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Submitted by Nineball2112 577d ago | article

Learning From The Masters: Level Design In The Legend Of Zelda

Gamasutra: When going back to replay classic games I played as a kid to mine them for knowledge, I always fear that any games from the NES era or earlier are too old to learn much from.

I tend to assume that many elements of modern design will be missing: no training, bad difficulty ramping, haphazard level design, and so forth. Before writing this article, I was under the impression that many "good design principles" I've come to know and love were invented during the SNES era and iterated on from there.

The NES was the Wild West of game development, I thought, lawless and free. (Dev, Retro)

wishingW3L  +   577d ago
it's different. You can't really create another game like this with today's technology. This game was made the way it was due to the limitations of the technology at the time and it turned out fine just because of insanely lucky timing.
P_Bomb  +   577d ago
The stars definitely aligned for it.

1)One of the more unique games on the console at the time in terms of its free roam overworld/underworld design and fantasy RPG elements.

2)Great production values for its time including a new battery save feature.

3)One of the longer quests out there with a new game+ that completely changed the dungeons.

4)Great marketing, from TV ads to the primo looking gold cartridges, gold box, gold manual. It looked like a treasure.

5)Perhaps most importantly, it was a good game. Zelda II: The Adventure of Link changed thing up too much for many people, but when the SNES' Link to the Past went back to the top-down formula of the original, it was a homerun again.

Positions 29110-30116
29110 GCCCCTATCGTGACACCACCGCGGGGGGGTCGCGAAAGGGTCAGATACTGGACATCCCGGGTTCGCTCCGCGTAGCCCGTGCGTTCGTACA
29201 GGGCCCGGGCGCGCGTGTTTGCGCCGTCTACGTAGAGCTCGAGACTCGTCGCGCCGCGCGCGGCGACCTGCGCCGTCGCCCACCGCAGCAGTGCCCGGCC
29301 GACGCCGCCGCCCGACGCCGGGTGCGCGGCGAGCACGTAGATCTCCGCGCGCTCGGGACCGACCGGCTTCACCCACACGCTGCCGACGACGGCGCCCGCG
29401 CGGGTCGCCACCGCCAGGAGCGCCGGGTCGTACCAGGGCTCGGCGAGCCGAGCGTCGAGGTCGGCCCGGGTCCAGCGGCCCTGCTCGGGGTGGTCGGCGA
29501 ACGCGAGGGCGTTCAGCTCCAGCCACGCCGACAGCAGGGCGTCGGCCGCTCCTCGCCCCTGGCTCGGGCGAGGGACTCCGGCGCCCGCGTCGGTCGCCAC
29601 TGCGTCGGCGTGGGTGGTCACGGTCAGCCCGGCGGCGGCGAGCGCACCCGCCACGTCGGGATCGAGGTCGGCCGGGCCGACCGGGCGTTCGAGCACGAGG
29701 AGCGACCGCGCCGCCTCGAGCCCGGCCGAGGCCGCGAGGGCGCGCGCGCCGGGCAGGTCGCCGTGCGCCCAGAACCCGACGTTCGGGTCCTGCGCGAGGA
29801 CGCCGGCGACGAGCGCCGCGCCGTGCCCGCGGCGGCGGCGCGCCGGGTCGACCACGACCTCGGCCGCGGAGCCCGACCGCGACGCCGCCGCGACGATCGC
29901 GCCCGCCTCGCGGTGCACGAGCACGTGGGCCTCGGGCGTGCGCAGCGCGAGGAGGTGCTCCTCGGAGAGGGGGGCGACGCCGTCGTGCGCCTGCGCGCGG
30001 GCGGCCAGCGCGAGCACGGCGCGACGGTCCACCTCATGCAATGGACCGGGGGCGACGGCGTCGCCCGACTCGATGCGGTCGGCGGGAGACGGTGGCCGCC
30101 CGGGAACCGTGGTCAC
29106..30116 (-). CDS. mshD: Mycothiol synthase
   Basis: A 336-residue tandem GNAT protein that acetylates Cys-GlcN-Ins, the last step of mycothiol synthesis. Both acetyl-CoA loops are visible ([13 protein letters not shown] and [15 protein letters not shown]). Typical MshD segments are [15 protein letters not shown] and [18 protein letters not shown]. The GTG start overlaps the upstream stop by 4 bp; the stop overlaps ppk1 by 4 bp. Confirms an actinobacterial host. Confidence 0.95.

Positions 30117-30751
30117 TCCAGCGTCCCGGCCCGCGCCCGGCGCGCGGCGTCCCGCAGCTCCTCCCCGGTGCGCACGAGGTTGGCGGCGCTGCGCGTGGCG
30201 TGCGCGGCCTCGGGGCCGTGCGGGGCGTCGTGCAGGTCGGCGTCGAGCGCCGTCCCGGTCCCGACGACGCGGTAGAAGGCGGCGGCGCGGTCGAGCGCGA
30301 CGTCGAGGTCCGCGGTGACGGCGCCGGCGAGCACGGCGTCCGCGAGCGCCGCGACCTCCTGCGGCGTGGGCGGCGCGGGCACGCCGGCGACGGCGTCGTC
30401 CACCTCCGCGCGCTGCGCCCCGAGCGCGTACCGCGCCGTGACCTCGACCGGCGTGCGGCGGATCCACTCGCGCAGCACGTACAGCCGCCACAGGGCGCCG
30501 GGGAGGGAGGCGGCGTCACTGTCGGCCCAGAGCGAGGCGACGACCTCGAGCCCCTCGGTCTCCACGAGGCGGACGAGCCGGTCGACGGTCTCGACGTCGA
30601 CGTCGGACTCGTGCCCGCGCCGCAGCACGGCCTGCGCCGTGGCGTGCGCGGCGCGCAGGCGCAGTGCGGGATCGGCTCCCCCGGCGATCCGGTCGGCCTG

Still have the GameCube disc with 4 Zeldas on it (Zelda 1&2 + the two N64 ports). Glad to have hard copies along with the emulator :)
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wishingW3L  +   577d ago
the limitation of the technology is what makes you think that in combination with the camera on top. For example, if this game were re-created in fully 3D with the exact same level design the dungeons would feel just as restrictive and linear as FFXIII's corridors. And its overworld is nothing more than the classic hub-like world-map of old-school JRPG's but much more smaller in scale to allow the same uniform detail through all the game.

For its time it was godlike design due to its limitations but by today's standards this is as archaic as it gets. But the author is talking like if a developer could learn something new by playing this old game and that is not true.

After Zelda came Dragon Quest and then Final Fantasy and both of them evolved this concept and this is when the classic JRPG formula was born. The only thing Zelda has over these 2 is the charm created by its own simplicity.
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guitarded77  +   577d ago
Still my favorite game of all time. I do a run through every year or two. The dungeons and overworld are brilliantly designed. As far as Zelda has come, I feel that the design of Hyrule has strayed from the diverse environment it was in the first game. And that diversity was created on an 8-bit machine.
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Picnic  +   577d ago
Definitely a case of 'you had to be there' for me- and generally 'you had to be not British' either. We generally shunned the NES because, by the time it came out here, it was too expensive and the graphics well dated compared to the Amiga. The pattern continued - the
Megadrive sold more in the UK than the SNES did.
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Picnic  +   577d ago
What part do you diagree with?

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